He then transmits his child to the institution hoping his son could learn and then dispute against the creditors. However, this course of action backfires on the father. The son learns to argue extremely well, he's a natural at it, and he transforms his argument towards his daddy, beating him up and then offering such a logical debate that his father could not complain. However, in the long run, when the kid remarks that he may argue a reason to beat up his mother, the father becomes enraged and burns down the Thinkery.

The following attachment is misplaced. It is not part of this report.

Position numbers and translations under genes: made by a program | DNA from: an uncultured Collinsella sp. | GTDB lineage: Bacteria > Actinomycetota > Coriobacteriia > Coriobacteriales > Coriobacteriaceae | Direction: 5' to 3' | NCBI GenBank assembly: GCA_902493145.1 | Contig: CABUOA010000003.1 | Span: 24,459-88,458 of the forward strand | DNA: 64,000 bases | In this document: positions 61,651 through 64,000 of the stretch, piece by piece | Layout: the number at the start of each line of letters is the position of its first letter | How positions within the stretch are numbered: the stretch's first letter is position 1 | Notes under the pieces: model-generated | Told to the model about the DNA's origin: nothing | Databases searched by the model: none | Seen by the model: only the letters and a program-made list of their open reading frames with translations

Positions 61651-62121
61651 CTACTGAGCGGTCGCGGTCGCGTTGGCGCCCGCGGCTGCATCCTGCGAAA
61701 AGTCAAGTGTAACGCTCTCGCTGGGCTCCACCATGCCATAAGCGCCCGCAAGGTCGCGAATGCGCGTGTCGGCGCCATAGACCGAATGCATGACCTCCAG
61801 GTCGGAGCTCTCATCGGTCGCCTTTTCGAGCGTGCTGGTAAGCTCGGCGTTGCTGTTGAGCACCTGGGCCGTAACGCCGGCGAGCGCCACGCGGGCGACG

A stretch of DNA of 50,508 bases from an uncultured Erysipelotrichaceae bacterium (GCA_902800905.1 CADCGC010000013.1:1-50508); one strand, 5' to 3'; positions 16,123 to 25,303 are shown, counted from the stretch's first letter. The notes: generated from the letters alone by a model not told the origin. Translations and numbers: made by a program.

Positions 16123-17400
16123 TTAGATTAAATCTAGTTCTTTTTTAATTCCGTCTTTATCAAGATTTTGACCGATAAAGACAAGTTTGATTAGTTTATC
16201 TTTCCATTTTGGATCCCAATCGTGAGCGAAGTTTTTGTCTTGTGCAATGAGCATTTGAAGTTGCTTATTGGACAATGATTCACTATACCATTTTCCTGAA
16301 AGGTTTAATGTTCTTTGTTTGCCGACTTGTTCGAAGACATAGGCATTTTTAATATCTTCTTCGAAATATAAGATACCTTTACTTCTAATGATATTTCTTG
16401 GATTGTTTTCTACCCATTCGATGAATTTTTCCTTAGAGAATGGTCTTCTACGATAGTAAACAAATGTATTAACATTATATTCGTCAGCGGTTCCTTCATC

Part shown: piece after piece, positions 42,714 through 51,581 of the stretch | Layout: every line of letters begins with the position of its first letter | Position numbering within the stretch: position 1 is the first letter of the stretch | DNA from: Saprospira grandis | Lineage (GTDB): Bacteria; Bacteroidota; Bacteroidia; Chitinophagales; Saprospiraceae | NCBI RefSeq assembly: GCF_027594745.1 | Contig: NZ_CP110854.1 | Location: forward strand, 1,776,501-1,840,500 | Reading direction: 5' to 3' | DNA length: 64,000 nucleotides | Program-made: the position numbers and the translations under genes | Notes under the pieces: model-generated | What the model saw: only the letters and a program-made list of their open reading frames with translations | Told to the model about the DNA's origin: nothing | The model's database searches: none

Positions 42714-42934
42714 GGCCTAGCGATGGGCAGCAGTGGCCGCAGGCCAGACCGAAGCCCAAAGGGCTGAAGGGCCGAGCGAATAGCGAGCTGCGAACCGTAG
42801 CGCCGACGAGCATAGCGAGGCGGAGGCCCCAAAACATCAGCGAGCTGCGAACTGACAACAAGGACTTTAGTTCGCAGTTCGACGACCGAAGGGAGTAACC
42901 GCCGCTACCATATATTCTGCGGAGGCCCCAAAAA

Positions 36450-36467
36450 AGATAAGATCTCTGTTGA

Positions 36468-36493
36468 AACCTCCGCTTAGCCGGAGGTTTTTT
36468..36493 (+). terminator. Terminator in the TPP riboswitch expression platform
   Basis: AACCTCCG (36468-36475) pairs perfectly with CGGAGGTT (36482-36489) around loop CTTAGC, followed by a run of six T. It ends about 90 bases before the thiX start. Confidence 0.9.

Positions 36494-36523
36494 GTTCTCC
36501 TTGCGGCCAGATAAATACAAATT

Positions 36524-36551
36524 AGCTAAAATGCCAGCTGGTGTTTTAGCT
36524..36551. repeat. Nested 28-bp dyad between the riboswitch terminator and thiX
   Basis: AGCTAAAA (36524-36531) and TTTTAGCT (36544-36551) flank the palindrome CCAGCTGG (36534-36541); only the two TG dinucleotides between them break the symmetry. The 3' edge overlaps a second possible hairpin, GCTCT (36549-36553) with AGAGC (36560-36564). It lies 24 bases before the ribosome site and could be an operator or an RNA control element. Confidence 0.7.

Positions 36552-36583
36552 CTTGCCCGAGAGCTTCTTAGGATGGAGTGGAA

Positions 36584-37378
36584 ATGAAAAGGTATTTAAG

Aspect I find interesting in Aristophanes' "The Clouds, " is the actual fact that even though it's apparent Aristophanes is preaching to readers a far more non-religious subject matter of the importance of truthfulness, civic responsibility, and virtue, the play takes on a religious shade. In doing some record research into why this might be, I found out that Aristophanes' spiritual undertones could stem from the fact that Athenians were looking to harmonize knowledge and faith. When new clinical theories were starting to surface and become questioned, many people couldn't even consider them without sounding as if these were committing treason up against the state. Aristophanes converts to religion in order to remind his audience that both faith and science need to be equally available to questions, critique, and even in Aristophanes' circumstance, satire. This advice, that one things have to be evenly suceptable to critique and questions can also be seen through just how that Aristophanes advises there exists both a challenge with the accepted model of a "well-rounded" education, and the newer model as a result of such philopophers as the Sophists. Aristophanes observed the danger in not questioning a recognized theory or notion. Despite the fact I agree with Johnson for the reason that Aristophanes may be a "staunch defender of old worth, " Aristophanes saw that if something extensively accepted was kept unquestioned for too much time, it could become idle. In essence, a concept that I really believe should be employed more on the globe we live in today. A customarily accepted theory or perception could lose the exact fundamentals and ideals it was based on.